Title: Displacement by Dispossession: Foreign Investments in African Land and Why So Many Fail
Author: James Nicholas Lovitt
The past decade has seen the number of foreign investments in African land swell, with rapid investing occurring just before and immediately after the 2007-2008 Food Price Crisis. Investors are attracted to Africa due to an abundance of cheap, fertile land. They intend to grow crops and biofuels for export. However, many investment projects have failed to become implemented. I have chosen four countries to study with varying degrees of investments, economic growth, and land and property ownership laws. These countries are Sierra Leone, Madagascar, Ethiopia and Tanzania. Within each of these, I have chosen four to six land deals and have attempted to connect each deal to the most relevant factor of investment delay.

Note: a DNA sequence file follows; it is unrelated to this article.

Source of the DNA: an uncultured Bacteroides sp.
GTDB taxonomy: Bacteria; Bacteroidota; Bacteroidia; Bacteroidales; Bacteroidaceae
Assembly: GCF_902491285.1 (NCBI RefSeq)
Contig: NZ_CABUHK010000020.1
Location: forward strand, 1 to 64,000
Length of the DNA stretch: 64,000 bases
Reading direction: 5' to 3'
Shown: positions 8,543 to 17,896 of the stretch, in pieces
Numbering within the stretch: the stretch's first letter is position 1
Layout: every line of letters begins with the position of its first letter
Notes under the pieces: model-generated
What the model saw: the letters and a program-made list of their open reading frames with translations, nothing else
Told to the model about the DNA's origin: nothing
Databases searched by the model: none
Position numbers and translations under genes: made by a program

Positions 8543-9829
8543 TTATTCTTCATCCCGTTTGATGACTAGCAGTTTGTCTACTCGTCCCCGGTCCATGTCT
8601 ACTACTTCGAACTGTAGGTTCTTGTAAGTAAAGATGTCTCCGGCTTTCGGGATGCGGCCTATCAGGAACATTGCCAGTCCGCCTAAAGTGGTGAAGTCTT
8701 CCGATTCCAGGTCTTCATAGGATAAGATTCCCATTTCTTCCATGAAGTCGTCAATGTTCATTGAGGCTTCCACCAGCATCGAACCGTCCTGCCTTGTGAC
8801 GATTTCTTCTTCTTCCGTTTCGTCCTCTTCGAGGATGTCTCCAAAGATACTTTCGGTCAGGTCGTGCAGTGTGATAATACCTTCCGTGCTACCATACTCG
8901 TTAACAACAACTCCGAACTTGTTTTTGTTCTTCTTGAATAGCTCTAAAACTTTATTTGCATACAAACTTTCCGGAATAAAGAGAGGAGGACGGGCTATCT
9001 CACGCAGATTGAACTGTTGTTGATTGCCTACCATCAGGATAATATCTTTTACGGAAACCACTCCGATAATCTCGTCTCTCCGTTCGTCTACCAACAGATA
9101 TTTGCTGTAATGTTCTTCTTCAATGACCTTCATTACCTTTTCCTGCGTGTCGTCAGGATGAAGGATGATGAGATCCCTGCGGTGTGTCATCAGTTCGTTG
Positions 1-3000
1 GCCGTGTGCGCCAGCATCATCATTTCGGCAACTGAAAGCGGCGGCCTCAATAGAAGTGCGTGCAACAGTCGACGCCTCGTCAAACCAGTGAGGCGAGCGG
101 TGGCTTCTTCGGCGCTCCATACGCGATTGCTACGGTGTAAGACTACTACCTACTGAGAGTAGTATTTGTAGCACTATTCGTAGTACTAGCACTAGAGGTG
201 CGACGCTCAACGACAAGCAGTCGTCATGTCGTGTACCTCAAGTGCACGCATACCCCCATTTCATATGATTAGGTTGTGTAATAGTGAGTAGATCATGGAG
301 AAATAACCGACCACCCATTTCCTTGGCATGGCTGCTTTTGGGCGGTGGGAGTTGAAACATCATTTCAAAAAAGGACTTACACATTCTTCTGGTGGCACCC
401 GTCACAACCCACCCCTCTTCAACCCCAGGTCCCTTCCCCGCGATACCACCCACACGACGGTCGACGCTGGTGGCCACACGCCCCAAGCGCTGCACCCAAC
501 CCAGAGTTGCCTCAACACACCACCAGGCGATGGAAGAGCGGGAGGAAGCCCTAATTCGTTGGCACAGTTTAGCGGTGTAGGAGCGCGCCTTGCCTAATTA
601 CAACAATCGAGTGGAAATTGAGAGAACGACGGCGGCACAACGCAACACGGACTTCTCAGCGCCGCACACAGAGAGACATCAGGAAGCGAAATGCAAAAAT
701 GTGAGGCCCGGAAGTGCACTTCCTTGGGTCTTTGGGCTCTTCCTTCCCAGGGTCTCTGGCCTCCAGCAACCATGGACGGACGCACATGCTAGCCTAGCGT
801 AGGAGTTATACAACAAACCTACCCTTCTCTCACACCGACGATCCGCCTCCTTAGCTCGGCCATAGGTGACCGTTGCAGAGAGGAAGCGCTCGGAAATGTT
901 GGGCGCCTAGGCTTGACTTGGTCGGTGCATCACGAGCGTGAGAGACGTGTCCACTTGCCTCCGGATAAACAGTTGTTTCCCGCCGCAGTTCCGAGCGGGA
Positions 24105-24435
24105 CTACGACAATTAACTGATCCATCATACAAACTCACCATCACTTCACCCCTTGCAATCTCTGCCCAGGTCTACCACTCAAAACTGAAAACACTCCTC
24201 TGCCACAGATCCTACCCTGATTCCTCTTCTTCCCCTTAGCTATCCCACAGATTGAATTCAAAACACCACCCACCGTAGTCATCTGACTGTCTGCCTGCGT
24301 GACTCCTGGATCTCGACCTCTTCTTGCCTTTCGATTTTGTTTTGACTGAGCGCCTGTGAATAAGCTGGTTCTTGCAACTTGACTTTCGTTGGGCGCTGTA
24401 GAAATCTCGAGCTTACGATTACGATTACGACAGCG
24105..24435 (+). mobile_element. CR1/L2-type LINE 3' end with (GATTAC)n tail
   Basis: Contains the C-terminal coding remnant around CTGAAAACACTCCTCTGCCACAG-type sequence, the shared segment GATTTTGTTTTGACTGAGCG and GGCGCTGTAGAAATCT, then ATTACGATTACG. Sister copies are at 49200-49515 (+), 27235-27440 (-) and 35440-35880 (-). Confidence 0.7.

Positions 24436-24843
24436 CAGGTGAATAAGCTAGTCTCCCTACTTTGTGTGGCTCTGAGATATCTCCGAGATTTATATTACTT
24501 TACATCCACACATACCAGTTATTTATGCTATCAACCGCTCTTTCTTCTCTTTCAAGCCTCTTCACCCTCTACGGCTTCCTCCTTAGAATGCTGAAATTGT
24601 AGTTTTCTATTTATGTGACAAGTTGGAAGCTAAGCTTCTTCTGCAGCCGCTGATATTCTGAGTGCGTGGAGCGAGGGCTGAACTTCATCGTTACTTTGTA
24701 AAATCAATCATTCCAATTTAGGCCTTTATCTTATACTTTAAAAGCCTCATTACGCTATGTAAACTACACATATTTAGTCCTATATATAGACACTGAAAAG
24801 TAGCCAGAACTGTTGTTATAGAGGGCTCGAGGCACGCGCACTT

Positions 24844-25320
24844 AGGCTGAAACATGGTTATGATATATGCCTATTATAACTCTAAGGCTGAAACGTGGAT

There are four reasons for the slow materialization of these land acquisition ventures. They include (1) prematurity of the projects or contracts, (2) conflict or institutional disarray within the African governments, (3) speculation, and (4) the conflict of the traditional landowners. My hypothesis is that this fourth factor is the most salient in explaining the slow materialization of land acquisition ventures in Africa. My research reveals that the presence of local resistance is, in fact, not the primary source of delay. Rather, prematurity is the primary cause. I conclude with an analysis of the land investments and any improvements, financial or social, that can be made to make investments more successful for both investors and landholders.